12. The plug of claim 1, wherein: adjacent nested rings contact each other on at least two discrete surfaces.

13. The plug of claim 12, wherein: a transition between said discrete surfaces is located adjacent said mandrel to define a cylindrical segment of each ring adjacent said mandrel and a tapered segment extending from said cylindrical segment.

14. The plug of claim 13, wherein: said tapered segments are flexed in unison to achieve said set position while said cylindrical segments are compressed together at the same time.

15. The plug of claim 5, wherein: the difference in outer diameter of said stack of nested rings is greater than 300% when comparing the run in to the set position.

16. The plug of claim 15, wherein: said sealing element withstands pressure differences of at least 500 pounds per square inch in said set position.

17. The plug of claim 16, wherein: said outer peripheries of said nested rings define a cylindrical shape that grows uniformly until initial contact in the wellbore.

18. The plug of claim 17, wherein: adjacent nested rings contact each other on at least two discrete surfaces.

19. The plug of claim 18, wherein: a transition between said discrete surfaces is located adjacent said mandrel to define a cylindrical segment of each ring adjacent said mandrel and a tapered segment extending from said cylindrical segment.

20. The plug of claim 18, wherein: said tapered segments are flexed in unison to achieve said set position while said cylindrical segments are compressed together at the same time.

Description:

FIELD OF THE INVENTION

[0001] The field of this invention is high expansion plugs for downhole use and more particularly made of a stack of nested elements that are compressed to grow from a run in size to the sealing dimension.

BACKGROUND OF THE INVENTION

[0002] In some cases a packer or plug needs to be run into a well through existing tubing and then set in much larger casing. The required expansion in such cases can be as much as about 300%, when comparing the run in diameter to the set diameter.

[0003] In the past, high expansion bridge plugs have employed a cylindrical tube that is longitudinally compressed between anti-extrusion barriers at opposed ends and is anchored to the casing wall. Several U.S. patents of Carisella illustrate this design, such as: U.S. Pat. Nos. 6,311,778, 6,318,461, and 6,164,375. The problem with such designs using a cylindrical sealing element is illustrated in FIG. 1 showing how longitudinal compression creates an undesirable twisting of the element and the resultant formation of spiral leak paths along the outer periphery of the twisted sealing element.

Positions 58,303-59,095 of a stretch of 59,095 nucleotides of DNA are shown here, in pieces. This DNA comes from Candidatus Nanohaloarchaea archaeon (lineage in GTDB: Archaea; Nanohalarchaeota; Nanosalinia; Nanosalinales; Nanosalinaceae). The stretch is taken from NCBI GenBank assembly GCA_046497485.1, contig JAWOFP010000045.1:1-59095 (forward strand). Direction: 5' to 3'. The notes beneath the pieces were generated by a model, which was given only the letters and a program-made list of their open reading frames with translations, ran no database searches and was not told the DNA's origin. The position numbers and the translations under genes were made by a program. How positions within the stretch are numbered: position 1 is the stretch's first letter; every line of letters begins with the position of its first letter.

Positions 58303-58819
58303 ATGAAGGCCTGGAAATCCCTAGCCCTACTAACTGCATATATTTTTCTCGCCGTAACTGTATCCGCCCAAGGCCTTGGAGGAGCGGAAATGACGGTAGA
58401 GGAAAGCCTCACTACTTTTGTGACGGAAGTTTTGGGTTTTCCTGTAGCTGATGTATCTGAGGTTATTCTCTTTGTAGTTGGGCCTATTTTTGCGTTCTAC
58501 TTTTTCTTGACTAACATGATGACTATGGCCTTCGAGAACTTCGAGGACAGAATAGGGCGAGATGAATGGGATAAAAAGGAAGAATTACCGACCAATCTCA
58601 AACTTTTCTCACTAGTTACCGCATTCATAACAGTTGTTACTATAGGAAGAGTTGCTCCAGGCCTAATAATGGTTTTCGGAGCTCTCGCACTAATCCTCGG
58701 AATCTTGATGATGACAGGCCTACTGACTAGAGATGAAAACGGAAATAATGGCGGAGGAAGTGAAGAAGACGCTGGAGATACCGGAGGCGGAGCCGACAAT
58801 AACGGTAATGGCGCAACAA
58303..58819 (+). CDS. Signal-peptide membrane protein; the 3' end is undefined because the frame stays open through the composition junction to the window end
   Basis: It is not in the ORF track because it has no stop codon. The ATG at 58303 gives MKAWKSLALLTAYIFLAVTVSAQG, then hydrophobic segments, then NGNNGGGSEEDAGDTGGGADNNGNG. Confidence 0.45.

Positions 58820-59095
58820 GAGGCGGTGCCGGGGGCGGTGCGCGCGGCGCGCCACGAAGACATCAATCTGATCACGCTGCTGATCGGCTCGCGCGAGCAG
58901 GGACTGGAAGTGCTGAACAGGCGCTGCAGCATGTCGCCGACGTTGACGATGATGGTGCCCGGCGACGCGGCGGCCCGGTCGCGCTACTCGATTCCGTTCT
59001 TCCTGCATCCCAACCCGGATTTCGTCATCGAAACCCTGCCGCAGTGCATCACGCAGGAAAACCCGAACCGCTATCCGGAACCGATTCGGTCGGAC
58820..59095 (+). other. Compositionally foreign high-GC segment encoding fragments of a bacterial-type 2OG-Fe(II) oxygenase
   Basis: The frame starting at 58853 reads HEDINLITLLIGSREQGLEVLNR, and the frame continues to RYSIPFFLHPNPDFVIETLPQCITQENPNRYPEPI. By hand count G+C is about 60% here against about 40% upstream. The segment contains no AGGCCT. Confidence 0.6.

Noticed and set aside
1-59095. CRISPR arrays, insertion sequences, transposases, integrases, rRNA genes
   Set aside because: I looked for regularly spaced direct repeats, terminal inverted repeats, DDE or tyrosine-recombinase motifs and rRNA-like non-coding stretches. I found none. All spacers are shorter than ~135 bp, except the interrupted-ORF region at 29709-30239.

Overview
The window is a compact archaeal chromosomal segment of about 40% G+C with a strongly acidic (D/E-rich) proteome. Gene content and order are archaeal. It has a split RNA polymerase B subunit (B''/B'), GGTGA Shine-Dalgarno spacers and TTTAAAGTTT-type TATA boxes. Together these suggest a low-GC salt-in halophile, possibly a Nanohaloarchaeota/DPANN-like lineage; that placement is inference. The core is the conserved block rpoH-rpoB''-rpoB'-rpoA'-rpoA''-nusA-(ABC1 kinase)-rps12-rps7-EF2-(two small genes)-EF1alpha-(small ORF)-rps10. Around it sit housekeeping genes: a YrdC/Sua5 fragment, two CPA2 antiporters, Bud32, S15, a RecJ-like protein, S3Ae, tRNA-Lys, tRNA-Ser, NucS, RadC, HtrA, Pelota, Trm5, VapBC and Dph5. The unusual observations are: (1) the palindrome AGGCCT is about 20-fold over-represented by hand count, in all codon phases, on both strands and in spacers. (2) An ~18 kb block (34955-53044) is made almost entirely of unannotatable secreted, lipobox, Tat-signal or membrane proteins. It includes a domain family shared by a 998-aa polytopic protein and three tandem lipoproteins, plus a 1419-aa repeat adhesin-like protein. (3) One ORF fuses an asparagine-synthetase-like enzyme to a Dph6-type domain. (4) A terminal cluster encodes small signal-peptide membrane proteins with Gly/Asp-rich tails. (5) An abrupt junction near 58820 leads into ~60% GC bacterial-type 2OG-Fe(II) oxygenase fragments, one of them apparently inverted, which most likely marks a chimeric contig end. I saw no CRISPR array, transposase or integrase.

[0004] Other designs developed by Schlumberger show an element that collapses on itself to seal in casing through tubing, as illustrated in U.S. Patent Re 32,831. In a later patent, Schlumberger acknowledges that the design in the '831 patent has limits in high expansion applications and offers up a design with multiple cup shaped seals where each adjacent seal is bigger than the one below it. When exposed to a compressive force, a protective sleeve for run in breaks away and the series of cups are forced inside each other. Further longitudinal compression forces the outer wall of the outermost cup to contact the surrounding casing. The other cups are nested inside the outer cup and allow the longitudinal compressive force to contact the casing wall without buckling inwardly. The patent that shows this system is U.S. Pat. No. 5,010,958. The problem with this system is that the outer cup does all the sealing. If it tears, despite the presence of the protective sleeve or if, for some reason the protective sleeve fails to rip during longitudinal compression, the ability of the unit to seal will be undermined.